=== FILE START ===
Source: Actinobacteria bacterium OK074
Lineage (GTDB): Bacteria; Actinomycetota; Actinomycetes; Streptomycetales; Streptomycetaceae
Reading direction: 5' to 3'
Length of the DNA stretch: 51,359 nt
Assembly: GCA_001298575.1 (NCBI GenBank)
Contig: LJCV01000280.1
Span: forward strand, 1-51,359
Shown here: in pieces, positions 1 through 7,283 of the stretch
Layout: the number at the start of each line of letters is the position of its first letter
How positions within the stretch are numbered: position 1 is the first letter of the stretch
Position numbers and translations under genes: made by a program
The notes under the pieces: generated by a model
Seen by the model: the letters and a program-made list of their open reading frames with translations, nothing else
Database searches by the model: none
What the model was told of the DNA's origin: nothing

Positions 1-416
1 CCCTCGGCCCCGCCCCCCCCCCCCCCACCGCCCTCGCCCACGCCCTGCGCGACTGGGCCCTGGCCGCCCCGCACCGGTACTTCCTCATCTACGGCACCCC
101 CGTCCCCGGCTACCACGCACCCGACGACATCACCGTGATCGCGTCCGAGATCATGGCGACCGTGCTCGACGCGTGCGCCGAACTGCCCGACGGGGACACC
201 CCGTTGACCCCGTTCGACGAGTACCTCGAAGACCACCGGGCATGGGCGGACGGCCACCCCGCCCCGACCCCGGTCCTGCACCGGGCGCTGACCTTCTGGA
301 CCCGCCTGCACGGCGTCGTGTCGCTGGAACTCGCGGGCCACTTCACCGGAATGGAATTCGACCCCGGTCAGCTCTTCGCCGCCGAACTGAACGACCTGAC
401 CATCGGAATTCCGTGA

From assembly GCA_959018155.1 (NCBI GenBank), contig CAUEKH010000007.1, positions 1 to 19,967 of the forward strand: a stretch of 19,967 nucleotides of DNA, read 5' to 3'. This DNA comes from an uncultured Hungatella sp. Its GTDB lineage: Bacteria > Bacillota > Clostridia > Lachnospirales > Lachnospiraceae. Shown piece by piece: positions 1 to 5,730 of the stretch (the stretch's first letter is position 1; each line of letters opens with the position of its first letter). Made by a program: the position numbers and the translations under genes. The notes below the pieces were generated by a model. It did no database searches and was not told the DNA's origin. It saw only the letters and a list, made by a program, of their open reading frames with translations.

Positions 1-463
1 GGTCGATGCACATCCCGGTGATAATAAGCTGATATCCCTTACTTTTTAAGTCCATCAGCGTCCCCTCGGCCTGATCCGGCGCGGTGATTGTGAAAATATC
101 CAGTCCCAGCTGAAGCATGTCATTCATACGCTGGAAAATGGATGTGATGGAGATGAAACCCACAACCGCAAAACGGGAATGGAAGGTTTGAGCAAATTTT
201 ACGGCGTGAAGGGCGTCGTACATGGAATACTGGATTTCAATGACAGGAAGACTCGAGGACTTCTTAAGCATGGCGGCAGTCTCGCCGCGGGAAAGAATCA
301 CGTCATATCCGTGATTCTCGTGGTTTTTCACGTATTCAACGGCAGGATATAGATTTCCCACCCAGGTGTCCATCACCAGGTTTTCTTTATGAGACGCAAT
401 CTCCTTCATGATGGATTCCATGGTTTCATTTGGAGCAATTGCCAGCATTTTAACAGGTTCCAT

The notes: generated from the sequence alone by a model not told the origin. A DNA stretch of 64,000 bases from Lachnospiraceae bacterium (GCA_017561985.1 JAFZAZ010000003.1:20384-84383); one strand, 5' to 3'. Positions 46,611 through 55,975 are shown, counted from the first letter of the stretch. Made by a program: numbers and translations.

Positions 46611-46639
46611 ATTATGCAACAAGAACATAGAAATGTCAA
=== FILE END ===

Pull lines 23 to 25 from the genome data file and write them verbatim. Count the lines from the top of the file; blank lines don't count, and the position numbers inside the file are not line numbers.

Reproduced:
Positions 1-463
1 GGTCGATGCACATCCCGGTGATAATAAGCTGATATCCCTTACTTTTTAAGTCCATCAGCGTCCCCTCGGCCTGATCCGGCGCGGTGATTGTGAAAATATC
101 CAGTCCCAGCTGAAGCATGTCATTCATACGCTGGAAAATGGATGTGATGGAGATGAAACCCACAACCGCAAAACGGGAATGGAAGGTTTGAGCAAATTTT